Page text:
Exclusive Q&A with FSCO about syndicated mortgage regulation

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In late January, FSCO and the Mutual Fund Dealers Association of Canada (MFDA) clarified their position on syndicated mortgages in a joint statement, and we spoke with FSCO about regulations for the popular investment option.
“In situations where an Approved Person is dually licensed, the MFDA requires compliance with the requirements of both regulators. In this case the regulators are the MFDA and the Financial Services Commission of Ontario (FSCO),” the joint release states. “The MFDA and FSCO are sending this joint communication to MFDA Members in Ontario to clarify our shared view.”

Below is a Q&A between a FSCO representative and MortgageBrokerNews.ca.

MBN: What pre-empted the decision to get together with the MFDA to issue this notice?
FSCO: FSCO and the MFDA issued the joint bulletin to clarify our shared view. 

In November 2013, the MFDA issued a bulletin to remind mutual fund dealers that sales of syndicated mortgage investments by dually licensed mutual fund salespeople/mortgage agents or brokers should be conducted through the account and facilities of the mutual fund dealer. By doing this, the mutual fund dealer is dealing or trading in mortgages and is required by the Mortgage Broker Lenders and Administrators Act (MBLAA) to be licensed as a mortgage brokerage by FSCO.

MBN: How will it better protect consumers?
FSCO: The MBLAA’s requirements for mortgage brokerages overseeing mortgage transactions are designed specifically to protect consumers involved in mortgage transactions. To become licensed as a mortgage brokerage, mutual fund dealers will be required to comply with these consumer protection requirements.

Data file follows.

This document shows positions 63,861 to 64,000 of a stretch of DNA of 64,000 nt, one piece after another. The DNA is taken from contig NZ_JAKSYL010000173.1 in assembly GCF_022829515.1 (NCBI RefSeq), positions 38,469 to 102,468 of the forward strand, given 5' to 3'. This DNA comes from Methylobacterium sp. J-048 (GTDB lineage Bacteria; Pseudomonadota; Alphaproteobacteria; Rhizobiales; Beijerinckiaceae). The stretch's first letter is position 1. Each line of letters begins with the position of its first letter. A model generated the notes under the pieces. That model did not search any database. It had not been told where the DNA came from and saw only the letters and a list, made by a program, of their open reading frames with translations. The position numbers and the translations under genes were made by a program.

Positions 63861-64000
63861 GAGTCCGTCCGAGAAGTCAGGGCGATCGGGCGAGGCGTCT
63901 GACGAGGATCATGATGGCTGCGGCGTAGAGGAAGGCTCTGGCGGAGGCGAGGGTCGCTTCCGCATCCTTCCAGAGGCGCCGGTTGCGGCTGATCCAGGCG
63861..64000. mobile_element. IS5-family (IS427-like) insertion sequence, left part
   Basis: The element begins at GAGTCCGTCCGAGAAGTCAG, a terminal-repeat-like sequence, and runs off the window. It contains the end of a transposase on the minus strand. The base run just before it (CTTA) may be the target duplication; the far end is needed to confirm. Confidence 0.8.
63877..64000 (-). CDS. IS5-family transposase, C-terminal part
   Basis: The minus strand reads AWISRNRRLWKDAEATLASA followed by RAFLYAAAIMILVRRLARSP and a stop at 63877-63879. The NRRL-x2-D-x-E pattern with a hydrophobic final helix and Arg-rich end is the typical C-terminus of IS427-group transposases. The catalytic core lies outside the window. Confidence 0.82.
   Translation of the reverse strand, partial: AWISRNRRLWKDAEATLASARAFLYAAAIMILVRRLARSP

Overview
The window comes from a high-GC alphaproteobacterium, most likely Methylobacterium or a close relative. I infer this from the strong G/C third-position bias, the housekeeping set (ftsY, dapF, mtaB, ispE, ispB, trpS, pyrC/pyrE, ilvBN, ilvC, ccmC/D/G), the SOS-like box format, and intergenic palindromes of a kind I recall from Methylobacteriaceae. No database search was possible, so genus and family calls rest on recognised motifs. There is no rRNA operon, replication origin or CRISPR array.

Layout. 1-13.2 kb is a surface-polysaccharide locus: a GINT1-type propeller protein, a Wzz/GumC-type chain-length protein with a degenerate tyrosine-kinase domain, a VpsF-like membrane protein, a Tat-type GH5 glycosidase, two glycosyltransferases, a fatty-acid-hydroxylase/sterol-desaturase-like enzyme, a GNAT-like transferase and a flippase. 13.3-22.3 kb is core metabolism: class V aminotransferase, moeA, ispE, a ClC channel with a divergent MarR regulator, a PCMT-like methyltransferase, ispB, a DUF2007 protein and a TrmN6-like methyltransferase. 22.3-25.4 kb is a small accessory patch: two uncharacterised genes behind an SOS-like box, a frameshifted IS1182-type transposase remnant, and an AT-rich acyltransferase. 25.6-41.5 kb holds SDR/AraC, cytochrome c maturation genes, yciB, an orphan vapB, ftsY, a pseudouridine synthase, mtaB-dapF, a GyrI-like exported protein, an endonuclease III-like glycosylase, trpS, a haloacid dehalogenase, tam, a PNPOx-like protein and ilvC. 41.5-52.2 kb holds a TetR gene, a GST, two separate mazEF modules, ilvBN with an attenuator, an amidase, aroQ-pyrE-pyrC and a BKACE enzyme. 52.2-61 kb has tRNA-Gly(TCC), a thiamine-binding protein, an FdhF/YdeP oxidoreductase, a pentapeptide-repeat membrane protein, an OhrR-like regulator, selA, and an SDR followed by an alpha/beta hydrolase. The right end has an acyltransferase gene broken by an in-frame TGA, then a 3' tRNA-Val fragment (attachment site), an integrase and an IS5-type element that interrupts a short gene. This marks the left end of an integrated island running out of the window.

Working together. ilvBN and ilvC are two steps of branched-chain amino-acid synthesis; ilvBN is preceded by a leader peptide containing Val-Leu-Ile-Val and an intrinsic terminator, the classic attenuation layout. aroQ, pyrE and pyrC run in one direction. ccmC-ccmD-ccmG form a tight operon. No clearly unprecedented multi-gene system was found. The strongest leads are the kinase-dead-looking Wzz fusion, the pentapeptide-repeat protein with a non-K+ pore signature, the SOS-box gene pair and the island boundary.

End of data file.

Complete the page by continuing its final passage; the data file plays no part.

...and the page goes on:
MBN: Does FSCO believe there should be tighter regulations for providing syndicated mortgages?
FSCO: The MBLAA already requires that brokerages provide potential investors with information they need to make informed decisions about whether to invest in syndicated mortgages. For example, the MBLAA requires that brokerages take reasonable steps to ensure the mortgage investment that they recommend is suitable for the investor, taking into account the investor’s needs and circumstances.

The MBLAA also requires brokerages to advise a client of the material risks of the investment and disclose information about the investment including: potential conflicts of interest; information about the property, mortgage, and borrower; an appraisal of the property; and documentary evidence of the borrower’s ability to meet the mortgage payments.

Part of the brokerage’s duty to ensure suitability when dealing in syndicated mortgage investments, and this includes doing its proper due diligence in examining the developers and promoters, the investment property, and the risks of the investment.

For more information on additional compliance requirements, please visit our website.

MBN: Are there any plans to further clarify how they should be regulated?
FSCO: If necessary, there will be further clarification. FSCO will continue monitoring the marketplace and taking action as required.


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